Matching the right window box to your home can add curb appeal, but there are many things to consider before making a final decision. What materials should the box be made of? How big should the box be? What size and depth is best for the plants that you want to pair with your home?
Window Box Length Tips
Once you’ve settled on a flower box material and style, deciding how long your new window boxes should be is the next big decision. In general, window boxes look best if they are the same width as the window, but there are exceptions to the rule. For example, if your home has shutters or wide exterior trim pieces, you may want your window boxes to run under these architectural features or sit slightly inside. Since many windows are around three feet long, almost every window box style is available in 30″ and 36″ lengths.
When placing a window box on a deck or porch railing, it should fill the space without making the railing unusable. Leave several inches between the end of the window box and any steps so that your growing plants don’t make these spaces unsafe. Use a cardboard cut-out or chalk outline to help yourself visualize the perfect window box for your space if you’re unsure of the right size.
For a very long window, railing, or fence, you can either mount several small window boxes or one large one. Most Carlsbad & Co. window boxes can be purchased in 60″ and 72″ lengths, and many can be manufactured in even larger custom sizes. We’ve built flower boxes over 100″ inches long! Long window boxes look dramatic and impressive; just remember that you’ll probably need some serious help to lift and mount them.
Window Box Depth & Width
Window box suppliers like Carlsbad & Co. usually offer our most popular boxes with standard dimensions and extra-large boxes that are wider and deeper than usual. Standard boxes are a good fit for many homes, but sometimes the extra-large flower boxes are more appropriate. Organic Gardening magazine recommends measuring the height of your windows before settling on a size. A box that is 20 to 25 percent of the height of your window feels adequately robust in most homes. If you choose very large brackets for your flower boxes, consider their visual impact in your decision as well.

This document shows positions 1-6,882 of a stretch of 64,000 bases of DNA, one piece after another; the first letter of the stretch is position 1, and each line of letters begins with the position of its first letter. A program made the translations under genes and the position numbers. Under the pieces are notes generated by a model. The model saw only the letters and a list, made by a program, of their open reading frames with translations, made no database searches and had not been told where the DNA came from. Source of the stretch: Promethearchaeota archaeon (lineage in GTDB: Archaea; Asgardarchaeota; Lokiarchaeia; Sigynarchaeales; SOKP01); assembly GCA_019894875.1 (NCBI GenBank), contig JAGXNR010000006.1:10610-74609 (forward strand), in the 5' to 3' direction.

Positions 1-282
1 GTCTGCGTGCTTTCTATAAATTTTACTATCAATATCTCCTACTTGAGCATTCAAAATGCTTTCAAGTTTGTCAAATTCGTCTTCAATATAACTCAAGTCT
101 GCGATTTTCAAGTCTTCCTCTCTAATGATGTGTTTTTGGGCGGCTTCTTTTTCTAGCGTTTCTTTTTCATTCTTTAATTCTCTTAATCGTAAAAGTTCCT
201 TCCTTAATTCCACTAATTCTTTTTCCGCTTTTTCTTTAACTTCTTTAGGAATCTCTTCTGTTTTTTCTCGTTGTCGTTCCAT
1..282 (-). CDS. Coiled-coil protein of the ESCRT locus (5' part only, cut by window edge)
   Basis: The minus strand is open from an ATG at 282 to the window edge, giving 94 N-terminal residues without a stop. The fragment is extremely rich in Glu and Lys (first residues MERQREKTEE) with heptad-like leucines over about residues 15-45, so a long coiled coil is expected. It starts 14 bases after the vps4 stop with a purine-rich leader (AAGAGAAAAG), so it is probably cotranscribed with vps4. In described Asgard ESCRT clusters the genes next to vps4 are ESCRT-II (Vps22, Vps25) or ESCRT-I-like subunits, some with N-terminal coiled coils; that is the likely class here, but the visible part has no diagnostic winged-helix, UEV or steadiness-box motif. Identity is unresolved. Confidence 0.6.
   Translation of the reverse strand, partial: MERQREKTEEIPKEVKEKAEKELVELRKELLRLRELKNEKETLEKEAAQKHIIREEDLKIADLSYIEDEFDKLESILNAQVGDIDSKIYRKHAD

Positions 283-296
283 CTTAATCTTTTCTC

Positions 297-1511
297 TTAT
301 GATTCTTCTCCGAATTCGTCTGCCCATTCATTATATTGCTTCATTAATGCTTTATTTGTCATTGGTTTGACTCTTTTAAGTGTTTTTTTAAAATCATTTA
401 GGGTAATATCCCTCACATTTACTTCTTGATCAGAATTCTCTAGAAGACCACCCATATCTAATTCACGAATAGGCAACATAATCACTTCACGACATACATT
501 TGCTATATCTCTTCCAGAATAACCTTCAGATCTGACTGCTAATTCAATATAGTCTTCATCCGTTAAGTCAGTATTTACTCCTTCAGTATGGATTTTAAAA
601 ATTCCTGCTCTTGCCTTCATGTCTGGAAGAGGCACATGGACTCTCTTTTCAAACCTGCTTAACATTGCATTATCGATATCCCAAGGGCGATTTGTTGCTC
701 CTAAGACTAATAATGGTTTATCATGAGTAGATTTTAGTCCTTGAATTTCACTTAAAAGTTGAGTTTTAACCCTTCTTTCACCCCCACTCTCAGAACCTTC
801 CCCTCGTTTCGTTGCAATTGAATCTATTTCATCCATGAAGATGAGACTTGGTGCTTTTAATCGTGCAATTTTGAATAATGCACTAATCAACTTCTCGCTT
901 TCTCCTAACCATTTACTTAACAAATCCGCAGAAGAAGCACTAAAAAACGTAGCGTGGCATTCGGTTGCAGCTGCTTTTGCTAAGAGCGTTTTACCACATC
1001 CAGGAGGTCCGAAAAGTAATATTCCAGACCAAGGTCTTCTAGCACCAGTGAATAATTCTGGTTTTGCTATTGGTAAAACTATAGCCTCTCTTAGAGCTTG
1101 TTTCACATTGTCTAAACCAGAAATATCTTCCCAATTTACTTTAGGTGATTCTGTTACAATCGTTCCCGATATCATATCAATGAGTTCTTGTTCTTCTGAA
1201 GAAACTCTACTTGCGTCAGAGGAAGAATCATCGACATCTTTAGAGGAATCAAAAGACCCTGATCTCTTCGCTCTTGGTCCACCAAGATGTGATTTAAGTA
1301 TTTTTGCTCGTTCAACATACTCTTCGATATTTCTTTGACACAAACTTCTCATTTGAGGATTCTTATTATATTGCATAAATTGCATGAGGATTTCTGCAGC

Bigger boxes have a practical benefit: Because they hold more soil, they won’t dry out as quickly because they hold more soil, and therefore they will allow you to plant less drought-tolerant plants. For this reason, we recommend that gardeners in hot climates use XL hayrack window boxes instead of hayrack planters in normal sizes. Deep flower boxes also work better for perennial plants, which tend to root more deeply than annuals. Extra-large boxes are more flexible to plant, even allowing multiple rows of small annuals if you want to create layers of colors.
On the other hand, shallow boxes look nice on homes with delicate features, since the smaller box and brackets won’t overwhelm the home’s architectural details. Small window boxes won’t stand out in an obvious fashion, instead providing a subtle space for gardening. Our Tapered Cedar Window Box is just 6″ high, putting the spotlight on your plants. These smaller boxes are great for annuals, herbs and artificial plants. Because they hold less soil, they’ll weigh less, making them easier to lift and mount.
As with any décor decision, you should be aware of these design suggestions but ultimately choose whatever looks best to you. Don’t be afraid to defy convention and even be a little daring! With some skill, almost anything can look great. Above all, window box gardening should be a fun and relaxing way to express your creativity. Experiment with different options and find the one that suits your style.